6. You read my blog on MassResistance's insistence on taking photos of teenagers in the commission - and releasing their names, with all sorts of blatantly homophobic descriptions on their website. Subsequently, I've heard that the Attorney General's office is looking into it. Has that gone anywhere? Do you know much about the laws concerning taking pictures of minors at places like the Commission hearing? What kind of dangers/problems does MassResistance's tactics cause? What is the reaction of the members - esp. the glbt youth - of the commission?

This is obviously a problem. The Commission is a public agency and as such functions in public. I understand and am committed to the need to have open and transparent public meetings. That being said, the Commission will do everything it can to protect GLBT youth and help to build an environment where they are supported and valued. Personally, I find taking pictures of GLBT youth without their permission, or by misrepresenting your intent, and then posting those
pictures with homophobic commentary to be abusive and predatory. Frankly, I simply don’t understand it, don’t believe that it rises to the level of protected speech, and believe that it can be a real threat to the health of GLBT youth.

I do not know if the Attorney General’s office is looking into this or not. The Commission has expressed its concern to the Attorney General and has sought technical clarification of minor points. Beyond that, I do not know what action, if any, she has or has not taken.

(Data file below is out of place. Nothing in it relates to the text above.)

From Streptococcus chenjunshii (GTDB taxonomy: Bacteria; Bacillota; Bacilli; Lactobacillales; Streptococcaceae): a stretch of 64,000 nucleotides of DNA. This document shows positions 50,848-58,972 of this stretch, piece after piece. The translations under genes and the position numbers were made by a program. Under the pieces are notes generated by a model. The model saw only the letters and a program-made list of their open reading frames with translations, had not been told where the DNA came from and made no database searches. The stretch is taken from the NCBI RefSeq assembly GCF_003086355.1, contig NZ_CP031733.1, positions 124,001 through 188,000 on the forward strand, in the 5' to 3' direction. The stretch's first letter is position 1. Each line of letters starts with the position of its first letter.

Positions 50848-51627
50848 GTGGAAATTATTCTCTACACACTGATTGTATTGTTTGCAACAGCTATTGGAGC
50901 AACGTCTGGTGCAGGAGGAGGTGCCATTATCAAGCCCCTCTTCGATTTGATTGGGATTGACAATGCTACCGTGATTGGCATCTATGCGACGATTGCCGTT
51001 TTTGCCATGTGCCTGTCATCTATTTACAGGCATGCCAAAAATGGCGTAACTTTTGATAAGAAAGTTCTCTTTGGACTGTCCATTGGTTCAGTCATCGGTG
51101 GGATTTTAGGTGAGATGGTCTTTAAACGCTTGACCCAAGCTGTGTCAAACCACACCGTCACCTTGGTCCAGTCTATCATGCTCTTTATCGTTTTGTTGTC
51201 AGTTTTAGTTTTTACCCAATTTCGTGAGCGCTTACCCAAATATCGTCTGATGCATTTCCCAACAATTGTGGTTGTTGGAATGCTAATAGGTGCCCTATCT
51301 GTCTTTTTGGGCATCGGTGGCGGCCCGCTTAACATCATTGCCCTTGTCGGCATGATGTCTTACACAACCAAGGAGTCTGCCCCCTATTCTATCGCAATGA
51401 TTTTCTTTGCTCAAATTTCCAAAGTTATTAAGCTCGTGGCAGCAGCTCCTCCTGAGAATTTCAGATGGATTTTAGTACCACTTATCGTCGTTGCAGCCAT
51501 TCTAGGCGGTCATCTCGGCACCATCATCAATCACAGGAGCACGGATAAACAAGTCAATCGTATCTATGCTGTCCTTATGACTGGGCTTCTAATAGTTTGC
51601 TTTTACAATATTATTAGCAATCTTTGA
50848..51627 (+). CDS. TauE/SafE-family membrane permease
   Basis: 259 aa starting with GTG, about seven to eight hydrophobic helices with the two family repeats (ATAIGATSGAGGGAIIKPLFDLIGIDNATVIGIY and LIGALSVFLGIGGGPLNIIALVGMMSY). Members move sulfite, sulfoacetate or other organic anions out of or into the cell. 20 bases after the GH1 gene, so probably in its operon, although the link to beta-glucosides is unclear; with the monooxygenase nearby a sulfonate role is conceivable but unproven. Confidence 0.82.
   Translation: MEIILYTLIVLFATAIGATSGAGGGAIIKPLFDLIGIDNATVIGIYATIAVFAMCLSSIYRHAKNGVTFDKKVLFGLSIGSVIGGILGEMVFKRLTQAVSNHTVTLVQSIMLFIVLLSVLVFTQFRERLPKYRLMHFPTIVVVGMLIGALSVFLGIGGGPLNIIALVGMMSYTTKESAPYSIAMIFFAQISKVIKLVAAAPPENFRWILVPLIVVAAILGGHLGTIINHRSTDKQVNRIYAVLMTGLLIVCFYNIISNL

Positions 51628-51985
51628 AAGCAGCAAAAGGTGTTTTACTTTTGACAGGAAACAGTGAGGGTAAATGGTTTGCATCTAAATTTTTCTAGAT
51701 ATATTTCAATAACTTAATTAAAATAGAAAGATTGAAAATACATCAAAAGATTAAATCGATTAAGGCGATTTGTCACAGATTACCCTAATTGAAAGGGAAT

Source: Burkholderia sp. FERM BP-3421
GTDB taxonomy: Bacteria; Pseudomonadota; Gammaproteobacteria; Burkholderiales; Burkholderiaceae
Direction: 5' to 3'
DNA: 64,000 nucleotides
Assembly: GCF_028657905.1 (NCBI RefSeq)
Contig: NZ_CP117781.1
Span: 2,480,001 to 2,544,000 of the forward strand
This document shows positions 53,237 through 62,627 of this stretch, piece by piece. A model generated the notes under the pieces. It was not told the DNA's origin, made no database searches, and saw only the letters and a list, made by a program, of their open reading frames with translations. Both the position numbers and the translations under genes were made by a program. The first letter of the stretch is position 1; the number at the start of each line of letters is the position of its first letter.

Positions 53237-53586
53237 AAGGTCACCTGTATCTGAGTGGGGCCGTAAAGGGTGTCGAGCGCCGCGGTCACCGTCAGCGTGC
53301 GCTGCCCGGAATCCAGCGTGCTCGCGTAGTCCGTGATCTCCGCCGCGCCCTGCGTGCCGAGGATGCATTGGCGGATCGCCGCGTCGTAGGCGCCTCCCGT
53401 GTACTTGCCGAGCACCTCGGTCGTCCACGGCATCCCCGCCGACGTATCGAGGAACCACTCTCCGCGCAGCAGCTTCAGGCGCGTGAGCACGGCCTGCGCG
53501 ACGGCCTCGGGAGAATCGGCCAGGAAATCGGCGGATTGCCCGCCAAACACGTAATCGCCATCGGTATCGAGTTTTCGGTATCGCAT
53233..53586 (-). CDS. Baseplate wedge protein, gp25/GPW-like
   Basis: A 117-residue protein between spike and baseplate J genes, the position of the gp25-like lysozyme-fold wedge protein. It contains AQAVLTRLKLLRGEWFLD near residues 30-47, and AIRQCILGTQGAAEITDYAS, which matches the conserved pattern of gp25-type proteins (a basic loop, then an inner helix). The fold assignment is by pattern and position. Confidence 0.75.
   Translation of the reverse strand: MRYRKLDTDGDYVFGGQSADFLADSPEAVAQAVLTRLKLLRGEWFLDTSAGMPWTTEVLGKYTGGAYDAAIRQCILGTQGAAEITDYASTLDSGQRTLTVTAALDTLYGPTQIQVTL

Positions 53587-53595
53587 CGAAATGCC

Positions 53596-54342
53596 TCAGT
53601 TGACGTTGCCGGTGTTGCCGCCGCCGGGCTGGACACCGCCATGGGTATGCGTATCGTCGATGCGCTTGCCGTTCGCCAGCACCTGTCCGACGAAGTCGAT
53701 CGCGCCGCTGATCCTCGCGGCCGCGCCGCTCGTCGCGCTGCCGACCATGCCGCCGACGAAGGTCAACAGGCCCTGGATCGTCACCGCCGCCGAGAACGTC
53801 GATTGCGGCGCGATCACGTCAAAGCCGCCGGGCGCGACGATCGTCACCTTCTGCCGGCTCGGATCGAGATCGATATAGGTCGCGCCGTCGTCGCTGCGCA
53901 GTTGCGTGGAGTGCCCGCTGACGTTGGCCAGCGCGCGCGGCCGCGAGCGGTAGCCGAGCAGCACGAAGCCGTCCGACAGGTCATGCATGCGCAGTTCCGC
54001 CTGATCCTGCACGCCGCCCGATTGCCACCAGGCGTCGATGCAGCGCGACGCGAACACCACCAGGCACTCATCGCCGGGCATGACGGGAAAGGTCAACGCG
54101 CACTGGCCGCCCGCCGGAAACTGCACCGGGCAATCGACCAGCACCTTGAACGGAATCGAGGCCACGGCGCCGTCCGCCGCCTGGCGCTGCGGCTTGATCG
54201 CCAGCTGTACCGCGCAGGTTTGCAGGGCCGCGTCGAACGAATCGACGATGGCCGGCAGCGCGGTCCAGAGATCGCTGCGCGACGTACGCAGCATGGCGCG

Ultimately, it is important to be clear about what has happened. The Commission has expressed its concern to the Attorney General and has sought clarification of minor aspects of the law. There’s not much beyond that. Any impression that there is more to it is merely a drive for publicity.
7. Finally, is there anything you wanted to talk about, discuss or reiterate? Are there any important projects going on? Consider this an opportunity to throw in a final word on anything that's important that I may not have addressed.

There are couple of important things that I would mention. First, it is important that the GLBT community be there and be part of supporting GLBT youth. The GLBT community is more than the fight for equal marriage, and youth really need the support of the community. I would urge the community to express your concern and support for the needs of GLBT youth to your legislators, to your school boards, to community organizations, and to your friends and families.
Second, the Commission really works best when youth are involved. In the coming months, the Commission will be looking to add more youth voices, and I want to invite anyone with an interest in the Commission to contact us. Our website is at: http://www.mass.gov/cgly/ and our next meeting is May 21st.

No comments:

About Ryan's Take